The third episode of Star Wars: The Acolyte, “Destiny,” was released on Disney+ yesterday and the entire episode was a flashback to Osha and Mae’s childhood. Fans learned more about their past and the fire set by Mae that supposedly destroyed their entire home. The twins are revealed to be from a coven of witches on Brendok who have the power to use the Force. ComicBook recently had the chance to chat with The Acolyte‘s costume designer, Jennifer Bryan. Since the newest episode featured a side of Star Wars fans have never seen before, we asked Bryan how she created the looks for the show’s witches.

“I did look at the Dathomirians, the red witches,” Bryan began. “And we talked about it and [series creator Leslye Headland] made it clear to me that they were not the same community and she didn’t want the viewers to confuse them. So that meant that I could just kind of go off … There are some things in Star Wars and in the canon that I had to pay attention to and adhere to … But with them, since they never existed before in the galaxy, I had this free reign to kind of start from scratch. And what I did is, I started to look at ancient warrior cultures and ancient cultures that had women as warriors.”

(Photo: Lucasfilm/Disney+)

“You find that in old African cultures, female warriors,” Bryan continued. “I looked at Asia, Asia Minor, some of the Pacific tribes … And sometimes if it was a culture that maybe didn’t really embrace female warriors, but they may have things in her clothing that I felt could translate onto the guards of the witches because that community is almost like a mirror image of Coruscant. They had guards and lookouts because they were a secret society that had figured out somehow how to use the Force. We dunno how they got it. Maybe that will be revealed later on. But they knew that they had what the Jedi had … A color selection I did was I looked at them all as queens, like warrior queens. So I selected purple because it’s a royal color and especially for Mother Aniseya [Jodie Turner-Smith].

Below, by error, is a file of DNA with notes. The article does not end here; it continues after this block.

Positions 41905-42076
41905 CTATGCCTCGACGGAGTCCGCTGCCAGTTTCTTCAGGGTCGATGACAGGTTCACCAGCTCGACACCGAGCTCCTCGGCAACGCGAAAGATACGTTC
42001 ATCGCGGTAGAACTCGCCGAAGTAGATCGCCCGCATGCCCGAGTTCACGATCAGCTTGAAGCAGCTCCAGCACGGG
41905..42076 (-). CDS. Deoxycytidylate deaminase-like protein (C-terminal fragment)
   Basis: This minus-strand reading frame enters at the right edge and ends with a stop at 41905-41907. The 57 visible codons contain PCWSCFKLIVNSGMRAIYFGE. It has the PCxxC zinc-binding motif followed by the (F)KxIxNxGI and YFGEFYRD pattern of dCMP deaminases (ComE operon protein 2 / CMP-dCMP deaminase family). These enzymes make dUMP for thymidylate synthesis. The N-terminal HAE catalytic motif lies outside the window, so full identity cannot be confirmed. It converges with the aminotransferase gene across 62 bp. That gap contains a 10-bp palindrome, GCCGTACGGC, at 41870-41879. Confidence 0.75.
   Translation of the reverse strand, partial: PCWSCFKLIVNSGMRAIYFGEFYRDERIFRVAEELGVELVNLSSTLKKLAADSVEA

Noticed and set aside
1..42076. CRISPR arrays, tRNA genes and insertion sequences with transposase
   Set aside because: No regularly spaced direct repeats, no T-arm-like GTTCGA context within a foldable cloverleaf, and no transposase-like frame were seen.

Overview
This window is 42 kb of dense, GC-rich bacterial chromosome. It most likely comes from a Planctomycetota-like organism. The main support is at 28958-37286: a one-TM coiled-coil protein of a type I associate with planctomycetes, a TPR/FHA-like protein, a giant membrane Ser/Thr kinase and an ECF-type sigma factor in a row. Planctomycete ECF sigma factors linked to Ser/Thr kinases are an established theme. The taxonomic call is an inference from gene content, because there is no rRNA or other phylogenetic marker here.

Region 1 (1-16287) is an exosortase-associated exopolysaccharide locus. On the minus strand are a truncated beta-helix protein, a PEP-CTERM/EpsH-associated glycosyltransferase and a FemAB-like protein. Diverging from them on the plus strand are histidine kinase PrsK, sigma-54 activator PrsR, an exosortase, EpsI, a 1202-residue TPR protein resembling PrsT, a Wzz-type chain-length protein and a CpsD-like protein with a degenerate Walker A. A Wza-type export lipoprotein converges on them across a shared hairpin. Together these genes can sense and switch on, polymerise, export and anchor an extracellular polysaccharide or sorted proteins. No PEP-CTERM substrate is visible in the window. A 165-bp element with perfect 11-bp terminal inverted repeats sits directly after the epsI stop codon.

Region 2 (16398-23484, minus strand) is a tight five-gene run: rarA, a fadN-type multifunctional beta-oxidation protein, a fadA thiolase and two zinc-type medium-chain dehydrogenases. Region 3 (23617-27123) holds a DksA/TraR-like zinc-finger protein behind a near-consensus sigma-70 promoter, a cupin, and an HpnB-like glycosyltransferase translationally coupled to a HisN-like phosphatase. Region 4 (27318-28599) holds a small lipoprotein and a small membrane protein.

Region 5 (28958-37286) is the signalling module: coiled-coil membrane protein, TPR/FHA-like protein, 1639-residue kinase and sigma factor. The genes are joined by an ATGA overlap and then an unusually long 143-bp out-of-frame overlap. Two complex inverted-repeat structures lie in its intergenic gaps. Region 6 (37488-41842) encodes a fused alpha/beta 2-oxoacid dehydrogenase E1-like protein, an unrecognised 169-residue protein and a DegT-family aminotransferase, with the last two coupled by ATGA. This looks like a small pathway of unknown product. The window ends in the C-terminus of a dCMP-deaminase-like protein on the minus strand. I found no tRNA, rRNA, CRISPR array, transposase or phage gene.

“She’s so tall and very regal,” Bryan added. “And then in this community, it was a self-sustained community. So they had normal lives. You had people who took care of these two girls who were going to be the heiresses of this coven, and you had cooks and washers and guards. I had to design outfits that fit the occupations or the roles that they had in the society. And again, I got inspiration from some cloaks and robes … How do we have them robed and cloaked but not have it look like a Jedi robe?”

(Photo: Lucasfilm)

“I was able to draw on and be inspired by some cloaks that Portuguese women on the island of Azores wore in the, I think, 18th and late early 19th century. And these things had very, very, very deep hoods, but had a kind of waist. So there was a femininity to that … It was sort of the base for the designs that I did for their day wear. So they wore these hooded cloaks and it kind of makes your subconscious think ‘Jedi Force,’ but not.”

“It’s important, especially something as unique as Star Wars that has such a long visual history in the story itself, and also with viewers because you’ve got YouTube and you’ve got that rewind button and you pull out the old VHS or whatever you watched it on, that digital reference is there. So when you’re doing a new chapter in something that has a very long history itself and a canon … the challenge is to forecast those things since I’m 100+ plus years behind, and kind of make a design relationship that it doesn’t look like that, because it doesn’t exist yet. But this thing that I’m doing has to harken as a predecessor to what can be Obi-Wan Kenobi or Darth Vader or something. Some little design thread needs to make the viewer, and especially the super fans, go ‘That’s where that came from.’ It’s like a design ping-pong.”

Stay tuned for more from our interview with Jennifer Bryan. The first three episodes of Star Wars: The Acolyte are now streaming on Disney+ with the fourth episode scheduled to drop on Tuesday, June 18th.


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